Jeff Jarvis: Beyond the Gutenberg Parenthesis

by Plutopia News Network
Photo of Jeff Jarvis by Robert Scoble

Journalist and educator Jeff Jarvis, who believes we have entered the post-print age of communication, joins Plutopians to discuss his book The Gutenberg Parenthesis: The Age of Print and Its Lessons for the Age of the Internet.

Jeff created and edited Entertainment Weekly and wrote about media for TV Guide, People Magazine, and The Guardian. He’s a blogger at He holds the Leonard Tow Chair in Journalism Innovation and directs the Tow-Knight Center for Entrepreneurial Journalism at the City University of New York’s Craig Newmark Graduate School of Journalism. He cohosts a podcast, “This Week in Google,” and has written several books, including What Would Google Do and his latest, The Gutenberg Parenthesis.

Jeff Jarvis:

I think society was fundamentally conversational before print. That’s fairly obvious, that’s what we had. But even in the early days of print, Luther and the Pope held a conversation through their books and burnings of them. Erasmus and Thomas More wrote letters to each other for the purpose of including them in the books because that was part of the conversation. What ruined the conversation, I think, was the mechanization and industrialization and corporatization of print and its products, this idea that they were products for that matter, and people couldn’t fit into a conversation at that scale. And now my hope is that we rediscover the conversation. We’re bad at it. Society’s long out of practice with it. We’re doing an awful job of it. I’ll concede all of that. But I treasure all the voices that can now be heard that were always there that were not heard in mainstream mass media run by people who look like me: old white men.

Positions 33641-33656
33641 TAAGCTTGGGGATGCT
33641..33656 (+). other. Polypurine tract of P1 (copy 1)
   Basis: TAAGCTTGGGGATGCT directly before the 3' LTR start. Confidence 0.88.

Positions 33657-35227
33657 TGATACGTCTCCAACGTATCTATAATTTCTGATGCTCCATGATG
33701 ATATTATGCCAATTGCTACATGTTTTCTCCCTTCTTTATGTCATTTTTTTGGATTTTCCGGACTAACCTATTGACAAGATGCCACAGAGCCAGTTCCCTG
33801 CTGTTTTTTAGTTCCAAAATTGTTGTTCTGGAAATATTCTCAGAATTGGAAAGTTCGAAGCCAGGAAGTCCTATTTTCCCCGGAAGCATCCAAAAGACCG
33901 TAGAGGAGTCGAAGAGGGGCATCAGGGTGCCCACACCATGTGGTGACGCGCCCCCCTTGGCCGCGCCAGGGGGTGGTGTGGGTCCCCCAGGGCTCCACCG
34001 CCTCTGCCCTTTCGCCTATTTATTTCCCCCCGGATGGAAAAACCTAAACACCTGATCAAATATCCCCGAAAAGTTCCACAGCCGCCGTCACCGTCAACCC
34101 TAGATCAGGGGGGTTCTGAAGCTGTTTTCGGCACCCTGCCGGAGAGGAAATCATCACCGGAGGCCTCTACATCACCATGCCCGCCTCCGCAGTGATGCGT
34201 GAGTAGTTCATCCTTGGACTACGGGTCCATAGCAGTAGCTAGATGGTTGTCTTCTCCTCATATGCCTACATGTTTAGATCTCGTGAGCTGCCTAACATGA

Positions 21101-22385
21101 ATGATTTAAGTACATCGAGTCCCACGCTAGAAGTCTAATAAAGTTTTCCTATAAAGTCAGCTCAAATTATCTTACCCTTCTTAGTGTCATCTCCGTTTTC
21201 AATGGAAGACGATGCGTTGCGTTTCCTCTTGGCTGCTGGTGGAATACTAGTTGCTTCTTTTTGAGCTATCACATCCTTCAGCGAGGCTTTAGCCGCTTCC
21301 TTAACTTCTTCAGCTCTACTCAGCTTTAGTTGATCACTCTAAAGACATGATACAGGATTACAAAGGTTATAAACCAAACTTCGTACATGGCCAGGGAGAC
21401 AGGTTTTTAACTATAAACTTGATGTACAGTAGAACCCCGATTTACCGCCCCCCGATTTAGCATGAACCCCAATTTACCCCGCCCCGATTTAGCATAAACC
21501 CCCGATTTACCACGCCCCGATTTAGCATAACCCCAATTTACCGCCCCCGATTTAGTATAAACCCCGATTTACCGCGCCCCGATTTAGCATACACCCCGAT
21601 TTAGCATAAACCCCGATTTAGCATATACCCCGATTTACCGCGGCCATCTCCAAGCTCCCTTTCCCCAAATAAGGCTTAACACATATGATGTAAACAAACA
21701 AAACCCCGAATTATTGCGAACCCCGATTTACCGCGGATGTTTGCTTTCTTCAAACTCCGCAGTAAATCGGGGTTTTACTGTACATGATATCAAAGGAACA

Relevant links:

Photo by Robert Scoble. CC BY 2.0

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